I noticed that one woman at the table sat in silence, concentrating on her food, seemingly impervious to her sisters, changing her expression only when tasting a bitter salad. She was Chao-hwei’s younger sister, I learned, who had followed her from convent to convent.
Chao-hwei discovered Buddhism in college, she told me over a pot of oolong tea. Born in China’s Guangdong Province to a landowning family, Chao-hwei’s father, and later her mother, fled to Burma and then to Taiwan when her wealthy uncle committed suicide after he was tortured during the rise of communism. Although they identified as Buddhist, none of her relatives knew Buddhist teachings.
It was not until her sophomore year at National Taiwan Normal University that she attended one of the many summer camps formed to attract students to Mahayana Buddhism. “Buddha’s teachings really moved me. I liked that there was no God I had to obey and there were practical ways of gaining happiness through detachment. My parents were getting old and would face issues of aging and health and I wanted to be ready for that.” Her father objected to her decision to enter a monastery, given that she was his favorite who he hoped would take care of him in his old age. But she thought family commitments would prevent her from immersing herself in Buddhist philosophy.
She loved the early days, when she was the youngest practitioner in a small monastery in New Taipei City, where she learned to cultivate stillness and realize the futility of grasping for things that are constantly changing. Her Buddhist master was a father figure she adored despite his adherence to the Eight Heavy Rules, which said that nuns were subservient and had to bow before monks. “I had no idea about feminism in those days,” she says.
Then her own father died while she was away, leaving her feeling bereft and guilty, and her younger sister, to whom she was devoted, began behaving oddly. “She would be driving and suddenly drift away, and my mother would panic.” Eventually, her sister was diagnosed with schizophrenia and needed help finding medical care. Her master said she had to choose between the monastery and her family.
“Detachment is for the greater good,” he said. Everything was transient, he told her, and her first responsibility was to attain personal enlightenment through meditation.
“But why does that mean being cruel to my family?” she asked. “It’s not only about dharma. It’s also about life. If I desired to be a good bodhisattva, to deliver others from suffering, how could I see my family suffer without helping?”
She agonized about whether to leave her master, now aging and ill. “But in the end I chose my mother and sister.”
She moved with them to a lay community in southern Taiwan, where Chao-hwei continued her studies in Buddhist philosophy and ethics. “It was hard, but my heart was happy.” She found renowned teacher Master Yin Shun, a Buddhist humanist who said she should be concerned about the suffering of all human beings. “He said I should be motivated by empathy and not causing others to suffer because of my actions, thoughts, and speech.”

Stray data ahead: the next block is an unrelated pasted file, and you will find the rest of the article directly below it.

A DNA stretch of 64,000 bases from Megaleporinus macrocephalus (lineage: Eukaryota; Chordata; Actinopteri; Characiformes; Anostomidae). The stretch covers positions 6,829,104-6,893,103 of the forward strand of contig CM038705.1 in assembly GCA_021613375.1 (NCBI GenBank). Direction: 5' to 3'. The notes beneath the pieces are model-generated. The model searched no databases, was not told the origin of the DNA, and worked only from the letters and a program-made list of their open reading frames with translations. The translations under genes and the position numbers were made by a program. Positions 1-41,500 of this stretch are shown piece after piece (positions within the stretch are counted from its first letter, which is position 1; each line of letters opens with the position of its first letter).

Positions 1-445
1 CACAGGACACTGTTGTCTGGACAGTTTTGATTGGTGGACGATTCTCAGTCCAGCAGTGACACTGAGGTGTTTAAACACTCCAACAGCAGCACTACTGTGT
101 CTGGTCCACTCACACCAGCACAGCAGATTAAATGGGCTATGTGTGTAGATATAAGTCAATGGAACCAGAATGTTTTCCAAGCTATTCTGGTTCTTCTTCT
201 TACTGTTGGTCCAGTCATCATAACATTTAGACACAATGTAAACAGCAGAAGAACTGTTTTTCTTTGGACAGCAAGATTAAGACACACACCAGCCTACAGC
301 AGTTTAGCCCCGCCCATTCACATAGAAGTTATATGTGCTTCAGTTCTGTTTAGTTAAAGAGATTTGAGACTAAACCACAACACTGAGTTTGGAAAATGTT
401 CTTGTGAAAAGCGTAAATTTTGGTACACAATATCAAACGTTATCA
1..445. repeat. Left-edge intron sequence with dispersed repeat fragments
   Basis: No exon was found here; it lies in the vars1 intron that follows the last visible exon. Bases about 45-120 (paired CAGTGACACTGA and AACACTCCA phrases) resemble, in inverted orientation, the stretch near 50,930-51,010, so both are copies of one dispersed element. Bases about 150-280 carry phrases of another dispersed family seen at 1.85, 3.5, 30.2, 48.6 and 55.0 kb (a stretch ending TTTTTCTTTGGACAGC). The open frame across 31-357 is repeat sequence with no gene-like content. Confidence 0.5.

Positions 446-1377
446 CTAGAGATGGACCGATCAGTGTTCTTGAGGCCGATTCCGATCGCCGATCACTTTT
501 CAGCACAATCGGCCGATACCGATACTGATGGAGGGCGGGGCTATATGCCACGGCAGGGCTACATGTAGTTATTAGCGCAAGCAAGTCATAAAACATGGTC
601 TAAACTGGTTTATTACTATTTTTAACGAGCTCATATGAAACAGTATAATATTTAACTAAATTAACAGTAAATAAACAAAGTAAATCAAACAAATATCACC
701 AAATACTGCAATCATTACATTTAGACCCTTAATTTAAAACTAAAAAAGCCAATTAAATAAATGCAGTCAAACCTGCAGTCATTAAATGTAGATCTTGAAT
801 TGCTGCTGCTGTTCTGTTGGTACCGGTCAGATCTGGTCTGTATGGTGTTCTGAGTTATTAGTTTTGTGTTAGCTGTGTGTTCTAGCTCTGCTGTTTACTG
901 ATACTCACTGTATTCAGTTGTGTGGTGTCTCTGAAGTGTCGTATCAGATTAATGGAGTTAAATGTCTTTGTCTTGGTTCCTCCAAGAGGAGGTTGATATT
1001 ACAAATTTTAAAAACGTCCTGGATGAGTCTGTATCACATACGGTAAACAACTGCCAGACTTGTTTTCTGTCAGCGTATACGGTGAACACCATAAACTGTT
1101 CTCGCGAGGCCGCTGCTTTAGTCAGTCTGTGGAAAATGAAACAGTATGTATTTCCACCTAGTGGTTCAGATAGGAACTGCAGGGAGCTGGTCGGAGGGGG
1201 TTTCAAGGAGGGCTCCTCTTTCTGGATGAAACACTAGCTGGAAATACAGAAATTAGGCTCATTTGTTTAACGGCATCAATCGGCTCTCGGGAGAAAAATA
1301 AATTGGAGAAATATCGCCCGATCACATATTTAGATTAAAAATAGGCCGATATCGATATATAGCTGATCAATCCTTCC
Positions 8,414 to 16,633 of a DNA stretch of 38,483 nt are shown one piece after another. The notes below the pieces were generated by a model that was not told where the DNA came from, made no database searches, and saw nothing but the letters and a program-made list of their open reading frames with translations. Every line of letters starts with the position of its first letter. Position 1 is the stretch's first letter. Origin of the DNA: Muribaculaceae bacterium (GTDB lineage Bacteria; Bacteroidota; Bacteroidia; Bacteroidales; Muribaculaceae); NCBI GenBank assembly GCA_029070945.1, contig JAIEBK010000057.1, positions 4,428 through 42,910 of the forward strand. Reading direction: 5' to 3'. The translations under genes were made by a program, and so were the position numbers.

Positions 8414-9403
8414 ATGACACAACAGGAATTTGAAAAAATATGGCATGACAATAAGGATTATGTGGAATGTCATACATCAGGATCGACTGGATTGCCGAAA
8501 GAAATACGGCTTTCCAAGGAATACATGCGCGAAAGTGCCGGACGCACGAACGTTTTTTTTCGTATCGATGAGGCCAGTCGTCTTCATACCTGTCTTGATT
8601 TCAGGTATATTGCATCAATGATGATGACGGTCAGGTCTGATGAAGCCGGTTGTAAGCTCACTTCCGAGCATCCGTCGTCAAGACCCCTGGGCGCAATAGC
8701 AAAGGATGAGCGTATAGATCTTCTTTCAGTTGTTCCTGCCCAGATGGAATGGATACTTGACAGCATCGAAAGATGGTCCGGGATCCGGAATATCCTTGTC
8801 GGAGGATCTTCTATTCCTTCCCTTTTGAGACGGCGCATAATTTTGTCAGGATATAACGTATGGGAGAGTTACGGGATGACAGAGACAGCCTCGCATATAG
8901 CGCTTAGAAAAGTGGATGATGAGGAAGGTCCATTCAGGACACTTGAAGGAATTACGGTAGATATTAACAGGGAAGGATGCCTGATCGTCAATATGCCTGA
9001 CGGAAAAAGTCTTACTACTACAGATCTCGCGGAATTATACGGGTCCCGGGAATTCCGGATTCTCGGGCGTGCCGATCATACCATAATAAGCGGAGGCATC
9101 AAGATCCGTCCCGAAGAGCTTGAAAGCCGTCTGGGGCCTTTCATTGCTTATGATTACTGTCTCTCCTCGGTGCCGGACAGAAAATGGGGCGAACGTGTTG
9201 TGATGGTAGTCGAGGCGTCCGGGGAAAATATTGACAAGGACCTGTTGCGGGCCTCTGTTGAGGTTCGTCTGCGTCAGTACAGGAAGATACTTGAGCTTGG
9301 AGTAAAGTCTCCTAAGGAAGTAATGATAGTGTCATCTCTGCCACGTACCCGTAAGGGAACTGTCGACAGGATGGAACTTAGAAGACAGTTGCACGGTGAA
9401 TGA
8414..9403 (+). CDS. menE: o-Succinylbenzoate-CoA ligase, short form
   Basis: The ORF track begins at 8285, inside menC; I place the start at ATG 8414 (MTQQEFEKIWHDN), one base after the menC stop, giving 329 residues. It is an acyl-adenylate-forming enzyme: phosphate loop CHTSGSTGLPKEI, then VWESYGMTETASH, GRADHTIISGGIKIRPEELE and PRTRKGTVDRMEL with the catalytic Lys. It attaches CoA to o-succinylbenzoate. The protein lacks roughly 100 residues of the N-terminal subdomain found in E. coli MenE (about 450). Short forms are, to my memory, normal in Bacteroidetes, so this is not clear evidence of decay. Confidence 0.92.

Male and female practitioners, he told her, could reach enlightenment. And he wrote her a 12-page letter saying she had a rare capacity to understand and teach Buddhist philosophy.
For the next four decades, she brought her sister wherever she went, taking her from doctor to doctor in search of medicine that would silence the voices that tormented her. They settled in the monastery she founded with donations from Buddhist monastics and students. Chao-hwei encouraged her sister to study the Buddhist precepts until, against all odds, she became a bhiksuni in her own right.
“My sister has done beautifully. She still hears voices. She doesn’t say much. But she’s very bullish and studied harder than I did.”
IN THE FIFTH CENTURY, women began to receive full ordination as bhiksunis in a lineage that comes from Sri Lanka. Later, nuns in Korea, Japan, and Vietnam were ordained, and in modern Taiwan nuns in the Mahayana tradition receive ordination and a first-class education in Buddhist philosophy. But in the more conservative Theravada Buddhist tradition, practiced in Sri Lanka, Myanmar, Thailand, and Cambodia, women are still not accepted into monasteries, nor are Tibetan Buddhist nuns.
Women, Chao-hwei said, have been viewed throughout Buddhist history as potential enemies, because of teachers who rely on distorted interpretations of the Buddha’s disciples rather than the teachings of the Buddha.
“There is a deep fear of the female as the defiler, responsible for corrupting men and lacking the intelligence to understand the Buddha dharma,” she said.
The Dalai Lama offered hope for women’s ordination in the Theravada tradition when he visited with Chao-hwei and other nuns in Taiwan in 1997. But later he said Buddhists from all traditions needed to get on board first.